Re: [Jersey] OAuth integration with Jersey.. anyone using it

From: Kevin Duffey <>
Date: Tue, 9 Feb 2010 07:48:40 -0800 (PST)

Thanks Marc,

by Basic Auth + MD5 + SSL I meant using Basic Auth hader with an MD5 encoded password over HTTPS (SSL).

--- On Tue, 2/9/10, Marc Hadley <Marc.Hadley_at_Sun.COM> wrote:

From: Marc Hadley <Marc.Hadley_at_Sun.COM>
Subject: Re: [Jersey] OAuth integration with Jersey.. anyone using it
Date: Tuesday, February 9, 2010, 6:34 AM

On Feb 8, 2010, at 8:22 PM, Kevin Duffey wrote:
> I am looking to use OAuth for some public services I'd like to offer eventually. I have read a bit about it, but wanted to see if anyone on the list has successfully got it working, and if so would mind providing a few pointers or code snippets on how you got it working.
> In particular I am looking at allowing a user to sign up on my site as a consumer of my public APIs, request a token that they can then use to authenticate any number of applications that they may write that consume my APIs. I would like the use of this mechanism to provide as much security as possible.
> I am also wondering if the two-legged or three-legged approach is best with regards to REST services. If I understand correctly the two-legged approach is best for making service calls, while the three legged approach would be for something like a user allowing another user to access some resource(s) of their's.. basically giving them permission to access the services. I am still reading/learning about OAuth tho, so I apologize if this is incorrect.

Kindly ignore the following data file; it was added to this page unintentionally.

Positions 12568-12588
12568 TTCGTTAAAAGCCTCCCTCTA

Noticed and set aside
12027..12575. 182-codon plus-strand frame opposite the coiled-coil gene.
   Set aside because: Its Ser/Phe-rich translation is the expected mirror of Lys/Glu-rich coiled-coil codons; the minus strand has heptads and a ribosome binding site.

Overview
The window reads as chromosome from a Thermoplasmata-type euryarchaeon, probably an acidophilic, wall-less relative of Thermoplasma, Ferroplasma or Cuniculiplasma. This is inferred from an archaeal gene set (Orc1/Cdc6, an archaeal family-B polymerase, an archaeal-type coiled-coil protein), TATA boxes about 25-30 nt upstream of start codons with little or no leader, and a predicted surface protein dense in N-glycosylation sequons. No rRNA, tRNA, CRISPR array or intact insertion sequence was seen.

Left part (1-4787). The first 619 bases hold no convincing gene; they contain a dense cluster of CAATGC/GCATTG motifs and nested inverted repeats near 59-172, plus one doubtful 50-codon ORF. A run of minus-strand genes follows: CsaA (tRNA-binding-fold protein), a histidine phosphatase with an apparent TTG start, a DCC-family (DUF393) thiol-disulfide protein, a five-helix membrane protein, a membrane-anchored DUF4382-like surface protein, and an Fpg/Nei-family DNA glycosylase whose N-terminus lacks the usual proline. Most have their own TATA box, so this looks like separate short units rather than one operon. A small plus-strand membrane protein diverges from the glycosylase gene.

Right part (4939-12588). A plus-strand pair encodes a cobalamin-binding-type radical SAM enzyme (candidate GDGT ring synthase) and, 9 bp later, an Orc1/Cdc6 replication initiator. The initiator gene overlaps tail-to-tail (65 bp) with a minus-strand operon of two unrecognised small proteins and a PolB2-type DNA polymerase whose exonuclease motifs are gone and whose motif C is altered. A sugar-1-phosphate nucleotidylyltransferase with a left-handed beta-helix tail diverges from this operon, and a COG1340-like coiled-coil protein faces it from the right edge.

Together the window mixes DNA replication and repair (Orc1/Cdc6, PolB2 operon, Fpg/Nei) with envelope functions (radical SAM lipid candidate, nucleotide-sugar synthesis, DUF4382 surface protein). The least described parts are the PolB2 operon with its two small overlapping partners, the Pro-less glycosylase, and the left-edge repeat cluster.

IIUC, the legged-ness is essentially the same as the number of parties in the process. Three legged OAuth allows a user (1st party) of a service (2nd party) to delegate access to the data held by that service to another 3rd party (often another service the user wants to link in). Two legged OAuth is essentially the same security mechanisms applied to a simpler 1-1 interaction.

> Lastly regarding using OAuth, can I provide my own user database, and from that use OAuth to retrieve tokens/secrets from the incoming request, look them up myself, validate it, and so forth? Or is it essential to have something like OpenSSO to validate incoming OAuth requests? I know I can use Basic Auth right now with my own tables and that works just fine. I am curious tho if Basic Auth with say MD5 hash + SSL is "as good" or similar to using OAuth... I've gotten the impression that OAuth is fast becoming the industry standard way of handling secure authentication and/or sharing resources tho, so hence why I am looking into it now.
> Thank you. Appreciate any pointers/help/examples of using it.
You don't *need* OpenSSO, I imagine it will just mean less coding for you if you use it. I'm not sure exactly what you mean by Basic Auth with MD5 + SSL but generally I'd suggest sticking with any widely used approach - you clients will thank you if they don't have to roll another custom authn module.


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